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The cycle of vision is a chain of biochemical reactions that occur after exposure of the pigments to the light. The known mechanisms of the transduction of the light pulse derive mainly from studies on bovine rhodopsin. The objective of this work is to construct molecular models of human rhodopsin and opsins, for which threedimensional structures are not available, to analyze the retinal environment and identify the similarities and differences that characterize the human visual pigments. One of the main results of this work is the identification of Glu102 as the probable second counterion of the Schiff base in M opsin (green pigments) and L opsin (red pigments). Further, the analysis of the molecular models allows uncovering the molecular bases of the different absorption maxima of M and L opsins with respect to rhodopsin and S opsin. These differences appear to be due to both an increase in the polarity of the retinal environment and specific electrostatic interactions, which determine a reorganization of the electronic distribution of retinal by selectively stabilizing one of the two resonance forms. Keywords: color vision; molecular modeling; opsin; rhodopsin; spectral tuning. Introduction The human retina has one type of rod cells for dim light vision and three types of cone cells that allow color discrimination. Rods and cones share the same principles of *Corresponding author: Fabio Polticelli, Department of Sciences, Roma Tre University, Viale G. Marconi 446, I-00146 Rome, Italy, E-mail: firstname.lastname@example.org. http://orcid.org/0000-00027657-2019; and National Institute of Nuclear Physics, Roma Tre Section, I-00146 Rome, Italy Francesca Centola: Department of Sciences, Roma Tre University, Rome, Italy phototransduction, the cellular mechanism of light detection. In vertebrates, there are five classes of visual pigments: RH1, RH2, SWS1, SWS2, and M/LWS. However, only three of these are present in the human eye: RH1, SWS1, and M/LWS . Human rhodopsin, characterized by a maximum absorption at 495 nm, belongs to the RH1 family . The cone opsin that absorbs at short wavelengths (at about 420 nm) belongs to the SWS1 class, whereas the human "green" and "red" cone pigments that absorb at medium and long wavelengths (at about 530 and 560 nm, respectively) belong to the M/LWS class . The color vision in humans is defined as trichromatic because the color perception relies upon this three cone opsins (called S, M, and L opsins). The rhodopsin and opsin chromophore is 11-cis-retinal covalently linked to a lysine residue (Lys296 in human rhodopsin) to form a Schiff base [4, 5]. The positive charge of the Schiff base is partially delocalized by alternative resonance structures (Figure 1). This delocalization is relevant for the spectral tuning of the chromophore. In fact, an increase in delocalization leads to a red shift of the maximum absorption, whereas a decrease in delocalization leads to a blue shift [6, 7]. The Schiff base local environment, and thus its protonation state, is another important factor influencing chromophore spectral properties. For instance, in bovine rhodopsin, the mutation of Glu113 to Gln determines a shift of the absorption peak from 500 to 380 nm [1, 2, 811]. In the M/LWS class of opsins, which display a maximum absorption higher than 500 nm, three main amino acid positions have been identified, which are thought to play a role in the spectral shift: 180, 277, and 285 (the numbering refers to human rhodopsin) [2, 6, 12]. The mutation of Ala180 to Ser is the most common for the red cone opsins, much less so for the green ones, as at least ~90% of them code for alanine in this position. Further experiments have shown that replacing the serine at position 180 with alanine in the red pigment makes it less sensitive to red light . Therefore, there is a much greater likelihood that visual transduction is initiated when, in the red pigment, serine rather than alanine is present in this position. The changes that occur in the 142Centola and Polticelli: Modeling of human visual pigments structural information on these proteins at the atomic level to analyze the relationship between their structure and function, with particular emphasis on the chromophore tuning mechanism. Methods The amino acid sequences of human rhodopsin and S, M, and L opsins were retrieved from the National Center for Biotechnology Information (NCBI) nonredundant protein sequence database (http://www.ncbi.nlm.nih. gov). The sequence accession numbers are the following: GI|4506527| human rhodopsin, GI|4502387| human S opsin, GI|187954663| human M opsin, and GI|9910526| human L opsin. These sequences were used in BLAST  searches against the Protein Data Bank (PDB)  subset of the NCBI nonredundant protein sequence database to identify suitable templates for structure modeling. This procedure identified the bovine rhodopsin three-dimensional structure (PDB code: 1F88 ) as the best template for all four proteins investigated. The molecular models were constructed using Iterative Threading Assembly Refinement (I-TASSER) , an online "workbench" for high-resolution modeling of the structure and function of proteins using the crystal structure of bovine rhodopsin as a template. The template-directed I-TASSER modeling pipeline consists of three general steps: (i) the sequence of interest is divided into template-aligned and templateunaligned regions. (ii) The fragments obtained from template-aligned regions are assembled by replica-exchange Monte Carlo simulations, whereas the structure of unaligned regions is built by ab initio folding simulations. (iii) The models obtained with this procedure are then refined in an iterative procedure in which the free energy, the global topology, and the hydrogen-bonding network of the model are optimized . The overall quality of the structural models is assessed by analyzing the values of C-score and TM-score provided by I-TASSER. C-score is a confidence score for estimating the quality of models generated by I-TASSER, which is calculated based on the significance of threading-template alignments and the convergence parameters of the structure assembly simulations. C-score values are typically in the range of (5, 2), where higher values characterize models with high confidence . TM-score is a scale for measuring the structural similarity between two structures . A TM-score of more than 0.5 indicates a model of correct topology. Figure 1:Resonance forms of retinal. The arrows indicate the equilibrium between the two forms and the corresponding blue/red shift of the maximum absorption wavelength. blue region of the spectrum (below 500 nm) are not well understood. The substitutions alanine to serine at position 180, phenylalanine to tyrosine at position 277, and alanine to threonine at position 285 have been shown to induce a red shift of the absorption peak, but no information on the tuning mechanism at the atomic level is available [2, 6, 12]. In the literature, it is known that amino acid positions 122 and 189 are important to determine the differences between opsins and rhodopsin . From the sequence alignment shown in Figure 2, it can be noted that, in human and bovine rhodopsins, an isoleucine is present in position 189, whereas this position is occupied by a proline residue in human opsins (Pro185 in S opsin and Pro205 in M and L opsins). The mutagenesis studies of Ile189 to Pro showed an increase in the rate of decay of the Meta II state . Thus, the absolute conservation of proline in position 189 affects the kinetics of decay of the activated state and the recycling of retinal . Also, Glu122 is conserved only in rhodopsin. In this regard, it is well known that in rhodopsin a glutamate in position 122 and an isoleucine in position 189 determine the typical characteristics of the visual pigments of rods: higher thermal stability, slower decay of the photointermediate, and slower regeneration of pigment in the dark . An additional factor that modulates the sensitivity of pigments and the absorption wavelength is the modulation of the interaction between the protonated Schiff base and counterions present in the retinal molecular environment . Given the absence of experimental structures for human rhodopsin and S, M, and L opsins, in this work, molecular modeling techniques have been used to obtain Centola and Polticelli: Modeling of human visual pigments143 Figure 2:Amino acid sequence alignment of bovine rhodopsin, human rhodopsin, and S, M, and L opsins. The alignment positions are colored according to BLOSUM62 score; a higher score corresponds to a darker blue color. Residues building up the retinal environment in bovine rhodopsin (using as a selection criterion a distance lower than 5 Å from the retinal moiety) are indicated by red stars below the alignment. The chromophore has been positioned within the constructed structural models by best fitting each model onto the bovine rhodopsin crystal structure. This procedure correctly positioned the retinal moiety within bonding distance from Lys296 (numbering refers to the bovine enzyme). In fact, the length of the bond connecting the N atom of Lys296 to the C15 atom of retinal ranges between 1.45 and 1.46 Å in all models, matching the distance measured on the bovine rhodopsin crystal structure (1.46 Å). Regarding the retinal environment, in each model, the conformation of the nonconserved residues surrounding the chromophore has been optimized using the SwissPdbViewer  rotamer library to avoid steric clashes and maximize favorable interactions such as hydrogen bonds. The molecular models of the proteins of interest were analyzed using the molecular graphics programs SwissPdbViewer  and UCSF Chimera . The schematic representation of the molecular environment of retinal in rhodopsins and opsins was obtained with LigPlot+ . Results and discussion Figure 2 shows the amino acid sequence alignment of bovine and human rhodopsins and human S, M, and L opsins. As seen in Figure 2, there is a high degree of conservation among all the sequences. In fact, most residues known to be involved in rhodopsin/opsin function are conserved. The primary Schiff base counterion Glu113 is conserved in both human rhodopsin and opsins. Pro267 is responsible for a distortion in helix VI, and Pro291 and Pro303, which are located in the vicinity of Lys296 (numbering of human rhodopsin), covalently bound to retinal to form the Schiff base . Glutamic acid and arginine residues in positions 134 and 135 are conserved in all proteins, whereas Tyr136 that is present in human and bovine rhodopsin and S opsin is replaced conservatively by tryptophan in M and L opsins. Glu147, which plays an important role in connecting the end of helices III and IV , is conserved in all proteins. The Glu181 residue, the second counterion of the Schiff base in the photocycle 144Centola and Polticelli: Modeling of human visual pigments , is conserved in human rhodopsin and S opsin, but is replaced by a His residue in M and L opsins. Given the high degree of sequence identity observed, the three-dimensional structure of bovine rhodopsin (PDB code: 1F88 ) is used as a template for the prediction of the structural models of human rhodopsin and S, M, and L opsins. The superposition of the three-dimensional structure of bovine rhodopsin on the structural models of human rhodopsin and opsins is shown in Figure 3. All four structural models display very good overall quality as assessed by their C-score  and TM-score  values calculated by I-TASSER and reported in Supplemental Material Table S1 (see Methods for details). As expected, the overall fold of human proteins is very similar to that of bovine rhodopsin, although some differences are observed at the level of the surface loops. The structural models of human proteins have been used to analyze the retinal environment to study the molecular basis of the different spectroscopic and functional properties that characterize human rhodopsin and opsins. The schematic diagrams of the retinal environment in bovine rhodopsin, human rhodopsin, and S, M, and L opsins, obtained using LigPlot+ , are shown in Supplemental Material Figures S1S5. As expected, the retinal environment of bovine and human rhodopsin is almost identical. A very similar retinal environment is also observed in the S opsin model (Supplemental Material Figure S3), with the conservation of fundamental residues, such as Lys293 (ortholog of Lys296 of rhodopsins), the primary Schiff base counterion Glu110 (ortholog of Glu113 of rhodopsins), and the second counterion Glu178 (Glu181 in bovine rhodopsin). In M and L opsins (Supplemental Material Figures S4 and S5, respectively), the primary counterion is conserved as Glu129, whereas, as stated above, the Glu181 ortholog position is occupied by a His residue (His197). The location of the above-cited counterions is shown in Figure 4. As seen in Figure 4, the second counterion (Glu181 in bovine rhodopsin) is conserved only in human rhodopsin (Glu181) and S opsin (Glu178). However, the analysis of the molecular models of M and L opsins evidenced the presence of a glutamic acid residue (Glu102) whose distance from the Schiff base (5.7 Å) is compatible with the role Figure 3:Superimposition of the three-dimensional structure of bovine rhodopsin (tan) on the structural models of (A) human rhodopsin (light blue), (B) S opsin (blue), (C) M opsin (green), and (D) L opsin (orange). The retinal moiety is shown in ball-and-stick representation and colored in red. Figure 4:Relative position of the acidic groups located in the retinal environment in bovine and human rhodopsins and human S, M, and L opsins. Residues and the corresponding labels are colored according to the color scheme of Figure 3. Centola and Polticelli: Modeling of human visual pigments145 as second counterion in stabilizing the Schiff base in the Meta I state (Figure 4) . Indeed, although Glu181 in rhodopsin (and Glu178 in S opsin) is located on the opposite side of the retinal moiety with respect to the position of Glu102 in M and L opsins, its distance from the Schiff base (6.9 Å) is even higher than that of Glu102. The molecular models of M and L opsins confirm the prediction that these proteins display the presence of His197 and Lys200 in the region hosting Glu181 in bovine rhodopsin . These residues would form a binding side for a chloride ion, whose negative charge has been hypothesized to play a role as second counterion of the Schiff base . However, in rhodopsins, the second counterion, in its protonated (neutral) form, has been hypothesized to participate directly in the mechanism of hydrolysis of the Schiff base and release of the retinal . This is obviously not possible for a chloride ion, whereas Glu102, being able to reversibly protonate, could play a similar role during M and L opsin photocycle. As mentioned above, the changes in the retinal environment between rhodopsins and opsins are responsible for the spectral tuning of these visual pigments. The molecular models presented in this work help rationalize the role of amino acid substitutions in the tuning mechanism. In fact, as seen in Figure 5, in M and L opsins, there are amino acid substitutions that increase the polarity of the retinal environment. In particular, the Ala164 residue present in bovine and human rhodopsins is replaced by Ser180 in M and L opsins. Interestingly, Ser180 is located in the vicinity of Trp183, a residue found in that position only in M and L opsins, being substituted by valine in S opsin and by cysteine in bovine and human rhodopsins (Figure 2). The distance between Ser180 and Trp183 is compatible with the formation of a side chain-to-side chain hydrogen bond. Thus, Ser180, in addition to directly increasing the polarity of the retinal environment, could do it indirectly by relocating the side chain of Trp183. In L opsin, additional substitutions are of particular interest. In fact, in this latter protein, Ala285 present in M opsin (Ala296 in bovine rhodopsin) is replaced by Thr285, and Phe277 (Phe261 in bovine rhodopsin) is replaced by Tyr277. The substitution of Phe277 (conserved in rhodopsin and S and M opsins) is one of the main factors responsible for the selective modification of the absorption spectrum of L opsin. In fact, the analysis of the structural model of this protein evidences that the hydroxyl group of Tyr277 is at only 3.6 Å distance from the C5 atom of retinal, which, in one of the "red-shifted" resonance forms of the cofactor, carries a net positive charge (Figures 1 and 5). Thus, Tyr277, by selectively stabilizing the electronic delocalization of retinal, would be one of the factors responsible for the red shift of the absorption spectrum of retinal in L opsin. A similar consideration applies to residue 285 (alanine in rhodopsin and S and M opsins and threonine in L opsin). These data confirm that the shift of the maximum absorption of retinal to higher wavelengths in M opsin and, to a higher degree, in L opsin is caused not just by an increase in the polarity of the retinal microenvironment with respect to rhodopsin and S opsin. In detail, the analysis of the molecular model of L opsin indicates that the hydroxyl groups of Tyr277 and Thr285 are in the correct position to establish strong electrostatic interactions with the delocalized positive charge of retinal. These interactions likely promote the delocalization of retinal electrons, which in turn determines the red shift of the maximum absorption wavelength of retinal [6, 7]. Conclusions The main result of this work consists of the availability, for the first time, of molecular models of human rhodopsin and opsins S, M, and L, which allows to analyze at an atomic level the relationship between the structure of these proteins and their functional properties. In this regard, one of the most important and original results is the identification of Glu102 in M and L opsins as the putative second counterion, which is thought to be missing in these opsins. The analysis of the models allows also to pinpoint the main reason for the different maximum absorption of M and L opsins with respect to rhodopsin and S opsin. As far as M opsin is concerned, Figure 5:Relative position of the amino acid residues responsible for the spectral tuning of retinal in bovine rhodopsin and human M and L opsins. See text for details. Residues and the corresponding labels are colored according to the color scheme of Figure 3. 146Centola and Polticelli: Modeling of human visual pigments this characteristic seems to be due to an increase of the polarity of the retinal environment (due to the presence of Ser180 and Trp183). In L opsin, this increase in polarity is accompanied by a stabilization of the positive charge delocalized on the retinal C5 atom due to specific interactions with residues Thr285 and Tyr277. These interactions would induce a reorganization of the electronic distribution of the chromophore and then red shift its maximum absorption wavelength. Author contributions: All the authors have accepted responsibility for the entire content of this submitted manuscript and approved submission. Research funding: None declared. Employment or leadership: None declared. Honorarium: None declared. 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Bio-Algorithms and Med-Systems – de Gruyter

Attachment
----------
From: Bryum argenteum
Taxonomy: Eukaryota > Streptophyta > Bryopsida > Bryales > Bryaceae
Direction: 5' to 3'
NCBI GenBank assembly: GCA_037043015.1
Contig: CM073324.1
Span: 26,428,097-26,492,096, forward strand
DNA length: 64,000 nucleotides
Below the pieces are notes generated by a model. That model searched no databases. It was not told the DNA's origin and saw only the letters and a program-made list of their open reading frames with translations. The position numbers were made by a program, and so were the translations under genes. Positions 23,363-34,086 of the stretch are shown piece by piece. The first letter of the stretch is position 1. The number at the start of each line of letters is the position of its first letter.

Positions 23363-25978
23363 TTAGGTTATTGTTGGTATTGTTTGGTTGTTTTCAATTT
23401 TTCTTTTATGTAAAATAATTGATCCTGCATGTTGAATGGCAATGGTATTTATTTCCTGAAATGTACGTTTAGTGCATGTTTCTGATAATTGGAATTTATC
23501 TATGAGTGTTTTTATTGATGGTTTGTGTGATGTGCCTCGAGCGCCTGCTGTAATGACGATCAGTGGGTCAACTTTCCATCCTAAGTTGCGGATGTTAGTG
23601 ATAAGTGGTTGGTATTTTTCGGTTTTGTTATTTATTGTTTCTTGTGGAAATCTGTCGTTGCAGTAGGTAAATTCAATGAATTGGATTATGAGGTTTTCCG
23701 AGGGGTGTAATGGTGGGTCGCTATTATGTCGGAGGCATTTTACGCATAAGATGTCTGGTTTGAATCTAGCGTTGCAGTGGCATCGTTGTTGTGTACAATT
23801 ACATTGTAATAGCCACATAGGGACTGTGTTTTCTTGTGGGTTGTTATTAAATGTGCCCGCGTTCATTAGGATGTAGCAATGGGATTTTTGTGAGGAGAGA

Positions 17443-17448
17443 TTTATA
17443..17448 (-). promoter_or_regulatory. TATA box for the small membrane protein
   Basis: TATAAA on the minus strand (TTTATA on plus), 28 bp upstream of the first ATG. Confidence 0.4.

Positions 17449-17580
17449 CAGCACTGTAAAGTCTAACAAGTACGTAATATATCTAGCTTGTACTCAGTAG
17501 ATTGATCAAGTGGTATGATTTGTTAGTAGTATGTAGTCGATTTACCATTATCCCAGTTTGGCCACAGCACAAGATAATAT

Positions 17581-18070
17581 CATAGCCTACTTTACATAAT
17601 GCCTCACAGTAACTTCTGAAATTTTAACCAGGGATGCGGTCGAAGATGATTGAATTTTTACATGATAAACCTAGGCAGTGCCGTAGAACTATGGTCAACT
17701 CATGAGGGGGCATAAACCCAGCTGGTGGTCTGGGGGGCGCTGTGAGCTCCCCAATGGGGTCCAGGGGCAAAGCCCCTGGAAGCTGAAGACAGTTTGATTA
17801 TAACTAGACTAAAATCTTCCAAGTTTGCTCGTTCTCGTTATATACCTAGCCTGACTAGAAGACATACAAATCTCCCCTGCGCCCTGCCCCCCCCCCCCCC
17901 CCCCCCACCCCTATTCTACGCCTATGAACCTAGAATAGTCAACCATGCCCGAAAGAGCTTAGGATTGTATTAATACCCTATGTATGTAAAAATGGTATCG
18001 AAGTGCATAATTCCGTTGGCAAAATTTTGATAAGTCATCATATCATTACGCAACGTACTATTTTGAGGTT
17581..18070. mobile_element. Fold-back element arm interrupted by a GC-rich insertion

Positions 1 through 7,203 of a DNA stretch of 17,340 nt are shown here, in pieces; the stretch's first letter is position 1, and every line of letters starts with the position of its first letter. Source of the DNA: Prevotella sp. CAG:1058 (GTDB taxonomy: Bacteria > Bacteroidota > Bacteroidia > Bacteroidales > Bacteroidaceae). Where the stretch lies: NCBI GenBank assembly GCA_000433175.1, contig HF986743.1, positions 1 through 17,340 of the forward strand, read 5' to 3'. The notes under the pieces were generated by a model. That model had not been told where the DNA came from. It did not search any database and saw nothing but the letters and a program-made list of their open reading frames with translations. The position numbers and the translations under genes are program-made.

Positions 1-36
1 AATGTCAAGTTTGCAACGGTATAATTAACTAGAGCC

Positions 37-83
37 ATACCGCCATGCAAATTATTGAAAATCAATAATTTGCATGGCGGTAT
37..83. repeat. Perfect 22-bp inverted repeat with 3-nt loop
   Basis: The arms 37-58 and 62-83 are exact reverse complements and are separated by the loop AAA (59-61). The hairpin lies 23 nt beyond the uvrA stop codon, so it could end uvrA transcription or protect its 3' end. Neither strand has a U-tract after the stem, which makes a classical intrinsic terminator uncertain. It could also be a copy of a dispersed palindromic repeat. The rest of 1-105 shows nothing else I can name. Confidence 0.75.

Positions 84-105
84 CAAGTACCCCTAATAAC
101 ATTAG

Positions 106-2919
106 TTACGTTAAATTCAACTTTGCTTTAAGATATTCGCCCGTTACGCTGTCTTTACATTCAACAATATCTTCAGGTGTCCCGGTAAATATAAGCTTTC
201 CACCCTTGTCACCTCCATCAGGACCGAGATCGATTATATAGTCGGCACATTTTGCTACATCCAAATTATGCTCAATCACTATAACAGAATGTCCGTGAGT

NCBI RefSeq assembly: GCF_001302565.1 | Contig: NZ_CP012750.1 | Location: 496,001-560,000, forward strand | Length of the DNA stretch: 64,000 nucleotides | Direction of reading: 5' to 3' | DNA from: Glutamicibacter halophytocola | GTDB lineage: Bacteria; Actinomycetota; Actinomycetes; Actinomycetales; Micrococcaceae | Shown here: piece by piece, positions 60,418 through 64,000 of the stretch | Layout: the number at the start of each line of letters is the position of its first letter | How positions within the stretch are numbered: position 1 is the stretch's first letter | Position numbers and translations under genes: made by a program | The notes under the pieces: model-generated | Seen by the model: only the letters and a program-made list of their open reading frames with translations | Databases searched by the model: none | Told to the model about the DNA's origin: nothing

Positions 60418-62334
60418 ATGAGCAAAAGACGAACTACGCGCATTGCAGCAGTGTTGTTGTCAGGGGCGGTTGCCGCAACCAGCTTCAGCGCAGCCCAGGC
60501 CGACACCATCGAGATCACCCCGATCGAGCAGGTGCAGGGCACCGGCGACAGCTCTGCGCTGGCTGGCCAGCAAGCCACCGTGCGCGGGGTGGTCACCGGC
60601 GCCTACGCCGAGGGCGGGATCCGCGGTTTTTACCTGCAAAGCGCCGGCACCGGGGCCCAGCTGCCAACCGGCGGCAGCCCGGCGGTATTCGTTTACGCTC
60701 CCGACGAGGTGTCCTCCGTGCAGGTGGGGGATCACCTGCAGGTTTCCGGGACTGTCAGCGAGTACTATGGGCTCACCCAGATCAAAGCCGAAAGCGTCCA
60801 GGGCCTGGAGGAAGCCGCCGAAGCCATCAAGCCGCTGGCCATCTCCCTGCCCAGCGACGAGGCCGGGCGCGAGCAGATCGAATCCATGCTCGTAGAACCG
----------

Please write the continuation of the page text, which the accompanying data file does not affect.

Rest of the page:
Published: Sep 1, 2016